VERY small, full featured client-side-router (no dependencies)
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README.md

What

SugarSkull is a very small client side router that provides state management. What? A route is a URL and a state is the active data and appearance of the application. So when the url changes, the router performs a given task and then the application transforms, but doesn't reload the page. This is especially great for making web sites feel more responsive, like desktop apps.

  • Basic glue for building single page apps.
  • Helps clarify the code path.
  • Isolates intention (designed to separate routing from application logic).
  • Code exclusion without interference.
  • Promotes code portability.

checkout a demo here.

How

SugarSkull uses the HTML5 pushState API and polyfills to support older browsers. SugarSkull keeps track of what happens to the url, if the url changes, it fires off some function(s) that you have specified in the configuration.

Usage

The router takes two params...

1) A host object (optional). When it is provided, any string-literals in the route definitions will refer to members of the host-object.
2) Configuration. An object literal made up of nested regular expressions that map to functions.

Example 1: an overly simplified router


var router = SS.router({

  '/^bird/': { // the URL was either http://foo.com/bird (HTML5) or http://foo.com/index.html#bird
    on: birdFunction // fire a function that you created called 'birdFunction'
  },

  '/^dog/': {
    on: dogFunction
  },

  '/^cat/': {
    on: catFunction
  }

});

Example 2: various ways to declare functions and routes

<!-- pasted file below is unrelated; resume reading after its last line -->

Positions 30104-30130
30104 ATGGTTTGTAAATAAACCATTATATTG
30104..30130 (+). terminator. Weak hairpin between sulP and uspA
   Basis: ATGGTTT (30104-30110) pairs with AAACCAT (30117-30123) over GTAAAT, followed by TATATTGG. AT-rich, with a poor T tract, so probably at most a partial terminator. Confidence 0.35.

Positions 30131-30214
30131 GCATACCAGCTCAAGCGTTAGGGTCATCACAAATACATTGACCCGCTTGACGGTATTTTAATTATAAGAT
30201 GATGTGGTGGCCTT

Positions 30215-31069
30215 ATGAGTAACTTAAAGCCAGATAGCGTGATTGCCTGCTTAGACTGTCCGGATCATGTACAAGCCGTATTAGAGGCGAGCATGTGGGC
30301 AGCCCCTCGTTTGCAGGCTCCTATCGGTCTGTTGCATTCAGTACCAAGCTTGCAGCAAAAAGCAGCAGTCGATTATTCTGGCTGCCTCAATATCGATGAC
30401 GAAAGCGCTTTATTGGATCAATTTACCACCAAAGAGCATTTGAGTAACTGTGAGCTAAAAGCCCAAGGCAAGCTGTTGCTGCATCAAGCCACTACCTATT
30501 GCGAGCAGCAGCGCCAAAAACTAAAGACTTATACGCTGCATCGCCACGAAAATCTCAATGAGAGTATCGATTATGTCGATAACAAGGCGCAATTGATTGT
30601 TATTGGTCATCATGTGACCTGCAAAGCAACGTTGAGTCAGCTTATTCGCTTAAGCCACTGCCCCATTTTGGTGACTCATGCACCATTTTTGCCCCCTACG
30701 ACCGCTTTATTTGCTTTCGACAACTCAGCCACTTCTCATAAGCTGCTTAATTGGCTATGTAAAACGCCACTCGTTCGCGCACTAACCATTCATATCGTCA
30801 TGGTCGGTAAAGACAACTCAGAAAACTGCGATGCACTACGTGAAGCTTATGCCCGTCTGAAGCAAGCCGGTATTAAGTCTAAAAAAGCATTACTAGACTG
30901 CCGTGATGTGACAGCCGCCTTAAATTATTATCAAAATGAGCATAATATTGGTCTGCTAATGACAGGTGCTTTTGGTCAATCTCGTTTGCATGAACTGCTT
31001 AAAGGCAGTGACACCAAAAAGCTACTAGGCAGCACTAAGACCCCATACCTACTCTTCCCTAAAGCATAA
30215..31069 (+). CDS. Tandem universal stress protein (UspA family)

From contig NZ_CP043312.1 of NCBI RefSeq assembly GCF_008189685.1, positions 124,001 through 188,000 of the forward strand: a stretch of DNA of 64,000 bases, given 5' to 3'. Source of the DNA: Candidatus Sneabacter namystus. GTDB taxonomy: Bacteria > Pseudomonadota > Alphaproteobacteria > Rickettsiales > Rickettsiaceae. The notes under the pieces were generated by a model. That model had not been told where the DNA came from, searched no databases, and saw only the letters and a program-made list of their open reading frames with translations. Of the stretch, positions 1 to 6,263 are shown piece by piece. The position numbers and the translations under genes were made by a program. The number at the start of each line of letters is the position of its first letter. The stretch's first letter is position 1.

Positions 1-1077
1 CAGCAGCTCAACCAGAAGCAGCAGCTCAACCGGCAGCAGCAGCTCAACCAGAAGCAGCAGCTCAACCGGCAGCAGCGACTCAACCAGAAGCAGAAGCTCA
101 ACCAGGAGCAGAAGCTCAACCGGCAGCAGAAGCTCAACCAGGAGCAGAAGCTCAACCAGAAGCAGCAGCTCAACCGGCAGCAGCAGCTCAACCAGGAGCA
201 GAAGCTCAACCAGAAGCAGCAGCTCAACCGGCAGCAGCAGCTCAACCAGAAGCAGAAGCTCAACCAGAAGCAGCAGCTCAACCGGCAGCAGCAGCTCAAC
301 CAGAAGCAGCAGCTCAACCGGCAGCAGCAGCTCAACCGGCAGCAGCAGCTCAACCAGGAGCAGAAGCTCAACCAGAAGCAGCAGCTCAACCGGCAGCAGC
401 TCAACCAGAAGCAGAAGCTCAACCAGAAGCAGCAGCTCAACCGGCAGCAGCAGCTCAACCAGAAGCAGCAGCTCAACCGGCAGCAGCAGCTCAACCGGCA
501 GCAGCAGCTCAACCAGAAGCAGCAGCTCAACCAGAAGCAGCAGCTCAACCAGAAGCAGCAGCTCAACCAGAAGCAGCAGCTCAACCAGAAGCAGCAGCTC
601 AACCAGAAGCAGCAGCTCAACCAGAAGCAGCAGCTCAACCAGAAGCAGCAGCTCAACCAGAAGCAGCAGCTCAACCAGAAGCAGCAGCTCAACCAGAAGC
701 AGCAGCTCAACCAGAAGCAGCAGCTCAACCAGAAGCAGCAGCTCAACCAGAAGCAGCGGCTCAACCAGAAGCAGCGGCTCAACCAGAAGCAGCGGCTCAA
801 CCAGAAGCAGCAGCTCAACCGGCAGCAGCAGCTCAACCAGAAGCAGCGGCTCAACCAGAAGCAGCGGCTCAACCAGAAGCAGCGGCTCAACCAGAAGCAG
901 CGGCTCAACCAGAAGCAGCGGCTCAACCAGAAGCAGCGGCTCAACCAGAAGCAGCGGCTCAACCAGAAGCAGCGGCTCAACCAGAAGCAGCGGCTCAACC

(function() {

  return {

    Main: function() {

      var router = SS.router(this, { // this example demonstrates a host object.

        '/^dog/': {
          on: 'dogFunction'
        },

        '/^cat/': {
          on: 'catFunction'
        }

      });

    },

    dogFunction: function() {
      // woof!
    },

    catFunction: function() {
      // meow!
    }

  };

})().Main();

Example 3: a more complex configuration


var router = SS.router(someObject, {

  '/^animals\\//': {

    on: sitOnStuff, // a method defined somewhere else
    once: 'crapOnFloor', // method name called on hostobject

    '/bird[\\/]?/': {
        '/(\\w+)/': {
          on: function() {}, // perhaps an inline function?
      },
        on: ['f1', 'f2'], // a list of methods
      state: { type: 'bird' } // the state object associated with the route
    },

    '/dog/': {
      on: ['f1', 'f2'],
      state: { type: 'k9' }
    },

    '/cat/': {
      on: ['f1', 'f3'],
      state: { type: 'feline' }
    }
    }
  '/^mamals\\//': {
    on: 'readDouglessAdams'
  }
    
});

API

SS.router(host-object, config)
Initial the router.
host-object (object, optional): an object containing methods to execute. config (object, required): an object containing the router configuration.

SS.getState()
Returns an object that is relative to the current route.

SS.setRoute(value, n, string)
Set the current route.
value ()

SS.getRoute([index])
Returns an array that represents the current route. If an index is provided, the url (or hash depending on HTML5 pushState support) will be split into an array and the value at that index will be returned.

SS.getRetired()
Returns an array that shows which routes have been retired.

  • On-Route. A list of functions to fire when the route is hit.
  • After-Route. A list of functions to fire when leaving a particular route.
  • Run-Once! Specify if the functions should be fired only once for a particular route.
  • Retire a whole route, view retired routes, and bring routes out of retirement.

  • After-All-Routes. A list of functions to fire when leaving a particular route.

  • On-All-Routes. A list of functions to fire when leaving a particular route.

Version

0.2.3(b)